The House of the Scorpion takes the concept of human cloning and addresses all of the moral and spiritual implications that come with it, including how clones would be treated in society and how they would be regarded in terms of having a soul. The debate, which is at this point just a theoretical discussion, is reality in this novel, and having a clone as the main character brings it to the forefront. Matt is a real human being with real emotions and concerns, yet he is treated like an animal or a walking collection of donor organs. These issues, along with laws concerning the status of clones in society, are all addressed.
El Patron and others like him used cloning to greatly extend the length of their lives. Whether this is beneficial or good—or even moral—is an issue in the book. Another member of the family, El Viejo, has chosen to not use clones to extend his life, and many members of the household respect him for that choice. The quality of life that El Patron lives is debatable, and he remains alive seemingly only to garner more power and fear from others.
The country of Opium is established purely on its drug trade, and El Patron's power comes through his career distribution of narcotics. Even though he is presented in a positive light through Matt's love for him, the fear, violence, and unethical means he uses to control his empire reflect poorly on the establishment of drug trafficking. Humans are turned into slaves and intimidation and bullying reign supreme in addition to the argument that drug trafficking is dishonorable or questionable at best. It is not only El Patron and his kingdom that are corrupted by drugs; the Keepers are presented as power-mongering hypocrites who use slave labor to cover their own drug-trafficking schemes. In the end, both of these establishments are taken down, and the book ends happily...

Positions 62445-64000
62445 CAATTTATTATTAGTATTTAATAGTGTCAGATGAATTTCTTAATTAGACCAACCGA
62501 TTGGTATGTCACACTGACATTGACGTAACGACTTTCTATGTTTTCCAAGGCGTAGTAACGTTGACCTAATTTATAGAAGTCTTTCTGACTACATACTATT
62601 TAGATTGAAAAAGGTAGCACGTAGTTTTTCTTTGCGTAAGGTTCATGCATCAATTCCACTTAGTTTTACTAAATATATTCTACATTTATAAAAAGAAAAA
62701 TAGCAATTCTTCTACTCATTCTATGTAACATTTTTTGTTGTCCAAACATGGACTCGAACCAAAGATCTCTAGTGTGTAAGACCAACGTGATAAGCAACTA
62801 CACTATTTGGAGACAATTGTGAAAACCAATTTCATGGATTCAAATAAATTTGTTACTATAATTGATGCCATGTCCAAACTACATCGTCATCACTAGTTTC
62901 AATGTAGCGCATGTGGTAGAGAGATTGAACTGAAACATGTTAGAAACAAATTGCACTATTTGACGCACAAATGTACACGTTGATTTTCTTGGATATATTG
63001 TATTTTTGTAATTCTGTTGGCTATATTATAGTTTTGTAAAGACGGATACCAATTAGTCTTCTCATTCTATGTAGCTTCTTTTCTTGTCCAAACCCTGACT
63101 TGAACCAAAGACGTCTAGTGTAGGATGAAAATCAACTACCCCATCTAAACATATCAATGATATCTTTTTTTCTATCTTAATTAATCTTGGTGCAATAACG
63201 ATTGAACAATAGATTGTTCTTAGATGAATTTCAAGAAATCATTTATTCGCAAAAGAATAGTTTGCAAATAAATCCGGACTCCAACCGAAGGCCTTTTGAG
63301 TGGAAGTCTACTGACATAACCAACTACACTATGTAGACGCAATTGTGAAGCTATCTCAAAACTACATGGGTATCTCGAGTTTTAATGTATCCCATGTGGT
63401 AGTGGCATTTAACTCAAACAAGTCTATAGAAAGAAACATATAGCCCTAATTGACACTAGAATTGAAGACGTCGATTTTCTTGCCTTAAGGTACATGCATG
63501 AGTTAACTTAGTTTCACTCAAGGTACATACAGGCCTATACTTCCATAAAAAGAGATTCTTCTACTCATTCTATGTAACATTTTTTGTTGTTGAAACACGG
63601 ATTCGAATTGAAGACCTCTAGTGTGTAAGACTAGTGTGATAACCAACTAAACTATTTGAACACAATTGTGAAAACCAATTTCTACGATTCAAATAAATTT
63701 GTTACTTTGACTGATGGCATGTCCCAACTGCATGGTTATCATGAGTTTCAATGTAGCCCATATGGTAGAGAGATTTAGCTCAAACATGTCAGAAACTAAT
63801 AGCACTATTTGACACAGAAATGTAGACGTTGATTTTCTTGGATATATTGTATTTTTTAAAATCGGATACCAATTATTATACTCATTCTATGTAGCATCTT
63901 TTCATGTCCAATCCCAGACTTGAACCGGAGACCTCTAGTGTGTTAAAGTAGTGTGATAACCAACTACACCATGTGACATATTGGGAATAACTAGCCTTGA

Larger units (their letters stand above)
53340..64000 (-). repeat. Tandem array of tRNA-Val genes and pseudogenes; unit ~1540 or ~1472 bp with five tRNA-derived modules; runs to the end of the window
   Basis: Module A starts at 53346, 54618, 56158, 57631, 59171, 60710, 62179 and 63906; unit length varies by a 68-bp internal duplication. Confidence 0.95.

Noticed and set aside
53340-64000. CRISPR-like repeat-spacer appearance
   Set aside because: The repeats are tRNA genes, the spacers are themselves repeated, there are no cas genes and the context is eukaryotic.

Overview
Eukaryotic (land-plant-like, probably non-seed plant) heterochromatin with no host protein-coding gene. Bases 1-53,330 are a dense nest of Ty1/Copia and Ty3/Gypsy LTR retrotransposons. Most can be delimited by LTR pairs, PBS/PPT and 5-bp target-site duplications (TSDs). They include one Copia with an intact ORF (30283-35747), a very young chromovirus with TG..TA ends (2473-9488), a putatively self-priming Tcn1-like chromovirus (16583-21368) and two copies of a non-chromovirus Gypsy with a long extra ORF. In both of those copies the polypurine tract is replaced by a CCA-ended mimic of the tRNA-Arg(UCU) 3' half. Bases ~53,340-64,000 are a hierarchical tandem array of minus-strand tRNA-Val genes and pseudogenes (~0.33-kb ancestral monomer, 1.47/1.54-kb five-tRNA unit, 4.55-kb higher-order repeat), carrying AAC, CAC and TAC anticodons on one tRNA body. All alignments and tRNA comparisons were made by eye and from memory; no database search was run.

(The entire section is 795 words.)